The Cambodian Mine Action and Victim Assistance Authority (CMAA) yesterday expressed its appreciation for the support provided by the United States to clear Cambodia of landmines and explosive remnants of war.
The appreciation was made during the remembrance ceremony to honor landmine and UXO victims, hosted in the US Embassy compound in Phnom Penh, and attended by US ambassador Patrick Murphy.
Speaking during the ceremony, CMAA first vice-president Ly Thuch expressed his “deepest appreciation” for the generous support provided by US in its mission to remove landmines and explosive remnants of war in Cambodia – beginning in 1993.
“We are very grateful to the American people and the US government for standing beside us in our quest to end the threat posed by land mines,” he said.
“Since 1993, the USA has contributed $160 million to support humanitarian mine action in Cambodia,” he added.
Thuch also thanked other donors, including the UK, Australia, Japan, Germany, Switzerland, China, Norway, South Korea, Canada, New Zealand, Ireland, the UNDP, UNICEF, private foundations, civil society organisations and philanthropists for their generosity regarding the cause.
“This contribution allows national and international demining operators to employ thousands of well-trained and equipped men and women to clear landmine and war remnant affected areas, thus saving lives and allowing development to safely take place.” he said.
The Kingdom is still among one of the most landmine and explosive remnants contaminated countries in the world, he added.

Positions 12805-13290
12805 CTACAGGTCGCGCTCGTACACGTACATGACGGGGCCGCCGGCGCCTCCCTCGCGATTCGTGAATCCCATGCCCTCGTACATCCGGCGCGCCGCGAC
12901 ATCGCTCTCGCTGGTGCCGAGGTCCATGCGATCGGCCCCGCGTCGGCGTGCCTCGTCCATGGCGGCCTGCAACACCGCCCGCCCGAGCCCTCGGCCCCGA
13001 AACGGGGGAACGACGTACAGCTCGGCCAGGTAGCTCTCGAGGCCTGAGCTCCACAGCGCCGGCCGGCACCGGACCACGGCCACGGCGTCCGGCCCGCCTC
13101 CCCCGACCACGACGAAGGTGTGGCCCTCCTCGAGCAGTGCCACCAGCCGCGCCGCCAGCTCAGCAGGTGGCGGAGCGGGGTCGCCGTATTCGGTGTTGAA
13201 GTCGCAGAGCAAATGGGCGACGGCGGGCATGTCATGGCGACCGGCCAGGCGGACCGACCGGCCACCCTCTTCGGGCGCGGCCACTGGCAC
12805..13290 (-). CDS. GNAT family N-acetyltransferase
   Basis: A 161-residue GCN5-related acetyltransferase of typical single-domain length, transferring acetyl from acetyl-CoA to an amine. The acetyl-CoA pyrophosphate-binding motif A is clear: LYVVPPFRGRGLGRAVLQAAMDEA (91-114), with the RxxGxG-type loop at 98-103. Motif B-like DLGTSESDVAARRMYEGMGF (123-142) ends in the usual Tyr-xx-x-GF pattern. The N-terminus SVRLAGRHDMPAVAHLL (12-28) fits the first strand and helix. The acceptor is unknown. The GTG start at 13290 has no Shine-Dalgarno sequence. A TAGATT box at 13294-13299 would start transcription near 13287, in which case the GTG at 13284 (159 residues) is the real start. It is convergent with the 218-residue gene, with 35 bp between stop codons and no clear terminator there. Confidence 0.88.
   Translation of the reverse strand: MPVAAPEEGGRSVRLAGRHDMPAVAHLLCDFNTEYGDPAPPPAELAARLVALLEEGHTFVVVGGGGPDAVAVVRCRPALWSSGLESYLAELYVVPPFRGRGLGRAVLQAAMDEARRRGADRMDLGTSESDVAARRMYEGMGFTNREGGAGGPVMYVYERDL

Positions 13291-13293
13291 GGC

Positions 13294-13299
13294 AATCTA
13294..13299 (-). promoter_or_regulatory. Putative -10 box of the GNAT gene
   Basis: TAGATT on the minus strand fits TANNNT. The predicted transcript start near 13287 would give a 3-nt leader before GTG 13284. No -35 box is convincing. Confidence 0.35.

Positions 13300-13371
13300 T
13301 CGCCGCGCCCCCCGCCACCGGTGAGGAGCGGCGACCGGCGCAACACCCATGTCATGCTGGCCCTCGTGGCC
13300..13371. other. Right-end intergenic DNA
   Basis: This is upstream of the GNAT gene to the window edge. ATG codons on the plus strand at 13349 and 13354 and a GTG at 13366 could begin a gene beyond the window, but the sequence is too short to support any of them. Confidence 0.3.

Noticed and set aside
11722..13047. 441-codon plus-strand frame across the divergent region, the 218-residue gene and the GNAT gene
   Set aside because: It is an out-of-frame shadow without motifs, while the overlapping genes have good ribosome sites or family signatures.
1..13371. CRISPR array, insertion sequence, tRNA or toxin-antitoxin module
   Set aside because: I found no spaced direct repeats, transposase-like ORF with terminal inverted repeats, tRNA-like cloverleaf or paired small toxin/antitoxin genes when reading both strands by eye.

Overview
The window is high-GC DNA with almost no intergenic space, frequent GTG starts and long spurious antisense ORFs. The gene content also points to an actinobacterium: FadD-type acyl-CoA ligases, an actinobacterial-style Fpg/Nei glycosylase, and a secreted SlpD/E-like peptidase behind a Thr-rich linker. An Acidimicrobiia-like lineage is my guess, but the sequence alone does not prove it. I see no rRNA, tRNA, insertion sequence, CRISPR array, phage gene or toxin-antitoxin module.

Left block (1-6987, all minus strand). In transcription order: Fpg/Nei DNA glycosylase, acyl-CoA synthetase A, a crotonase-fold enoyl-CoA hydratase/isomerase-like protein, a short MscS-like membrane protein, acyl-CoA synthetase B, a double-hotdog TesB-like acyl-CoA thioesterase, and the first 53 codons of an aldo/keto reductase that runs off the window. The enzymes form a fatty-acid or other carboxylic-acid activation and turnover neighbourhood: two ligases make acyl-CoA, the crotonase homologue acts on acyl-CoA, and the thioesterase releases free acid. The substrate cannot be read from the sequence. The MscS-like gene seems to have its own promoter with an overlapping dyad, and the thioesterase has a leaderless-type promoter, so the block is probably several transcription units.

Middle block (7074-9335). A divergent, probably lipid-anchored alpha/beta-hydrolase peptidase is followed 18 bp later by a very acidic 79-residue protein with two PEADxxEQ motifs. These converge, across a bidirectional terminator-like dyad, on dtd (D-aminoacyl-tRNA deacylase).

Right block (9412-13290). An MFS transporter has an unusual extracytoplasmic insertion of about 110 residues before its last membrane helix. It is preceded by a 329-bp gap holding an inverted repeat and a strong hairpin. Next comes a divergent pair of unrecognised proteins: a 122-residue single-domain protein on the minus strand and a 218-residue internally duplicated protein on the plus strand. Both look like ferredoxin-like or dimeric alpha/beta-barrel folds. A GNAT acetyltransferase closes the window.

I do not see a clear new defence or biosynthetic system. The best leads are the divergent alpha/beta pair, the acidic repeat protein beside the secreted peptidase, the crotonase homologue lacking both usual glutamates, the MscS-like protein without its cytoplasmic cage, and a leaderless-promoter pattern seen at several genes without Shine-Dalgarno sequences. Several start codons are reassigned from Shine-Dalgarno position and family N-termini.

Thuch said international, multilateral and bilateral funding have hugely enhanced Cambodia’s demining program.
“To reach our vision of a mine free Cambodia by 2025, we need to continue nurturing and promoting these partnerships,” he said.
With the strong resolve and firm commitment of the government, donor community, operators and relevant parties, we still can see the light at the end of the tunnel.” he added.
On his Twitter after the event, ambassador Murphy said: “We ended Humanitarian Assistance month by honoring the heroes who are helping make Cambodia landmine-free, paying respect to victims and celebrating demining partnerships.”
According to CMAA, between 1979 and 2019, landmines and explosive remnants caused 64,855 casualties, with 31 percent proving deadly, 55 percent causing grievous injuries and 14 percent causing loss of limbs
Since 1992, demining efforts have seen 2,043 square kilometres of contaminated land cleared along with the destruction of over 1 million anti-personnel mines, 25,000 anti-tank mines and 2.8 million items of explosive remnants of war.